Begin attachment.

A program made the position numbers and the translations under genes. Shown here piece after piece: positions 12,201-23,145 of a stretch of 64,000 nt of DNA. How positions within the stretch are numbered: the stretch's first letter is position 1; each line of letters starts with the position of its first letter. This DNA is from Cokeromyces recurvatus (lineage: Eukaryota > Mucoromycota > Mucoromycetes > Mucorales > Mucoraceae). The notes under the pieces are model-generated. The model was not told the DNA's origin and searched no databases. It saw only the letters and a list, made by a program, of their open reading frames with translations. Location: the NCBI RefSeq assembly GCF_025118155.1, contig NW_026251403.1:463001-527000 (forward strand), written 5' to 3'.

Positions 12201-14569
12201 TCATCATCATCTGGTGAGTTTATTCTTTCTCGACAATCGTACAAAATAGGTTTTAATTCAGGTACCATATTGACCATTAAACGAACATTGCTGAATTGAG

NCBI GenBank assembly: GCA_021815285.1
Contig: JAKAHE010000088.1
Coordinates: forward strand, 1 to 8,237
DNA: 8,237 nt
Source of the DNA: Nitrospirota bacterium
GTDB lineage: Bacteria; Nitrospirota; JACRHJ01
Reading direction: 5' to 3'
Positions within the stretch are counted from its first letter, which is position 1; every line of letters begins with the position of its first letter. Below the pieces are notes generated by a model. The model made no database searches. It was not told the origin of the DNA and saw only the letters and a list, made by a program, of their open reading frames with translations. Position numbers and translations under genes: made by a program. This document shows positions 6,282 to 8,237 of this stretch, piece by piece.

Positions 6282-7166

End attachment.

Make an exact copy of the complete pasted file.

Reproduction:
A program made the position numbers and the translations under genes. Shown here piece after piece: positions 12,201-23,145 of a stretch of 64,000 nt of DNA. How positions within the stretch are numbered: the stretch's first letter is position 1; each line of letters starts with the position of its first letter. This DNA is from Cokeromyces recurvatus (lineage: Eukaryota > Mucoromycota > Mucoromycetes > Mucorales > Mucoraceae). The notes under the pieces are model-generated. The model was not told the DNA's origin and searched no databases. It saw only the letters and a list, made by a program, of their open reading frames with translations. Location: the NCBI RefSeq assembly GCF_025118155.1, contig NW_026251403.1:463001-527000 (forward strand), written 5' to 3'.

Positions 12201-14569
12201 TCATCATCATCTGGTGAGTTTATTCTTTCTCGACAATCGTACAAAATAGGTTTTAATTCAGGTACCATATTGACCATTAAACGAACATTGCTGAATTGAG

NCBI GenBank assembly: GCA_021815285.1
Contig: JAKAHE010000088.1
Coordinates: forward strand, 1 to 8,237
DNA: 8,237 nt
Source of the DNA: Nitrospirota bacterium
GTDB lineage: Bacteria; Nitrospirota; JACRHJ01
Reading direction: 5' to 3'
Positions within the stretch are counted from its first letter, which is position 1; every line of letters begins with the position of its first letter. Below the pieces are notes generated by a model. The model made no database searches. It was not told the origin of the DNA and saw only the letters and a list, made by a program, of their open reading frames with translations. Position numbers and translations under genes: made by a program. This document shows positions 6,282 to 8,237 of this stretch, piece by piece.

Positions 6282-7166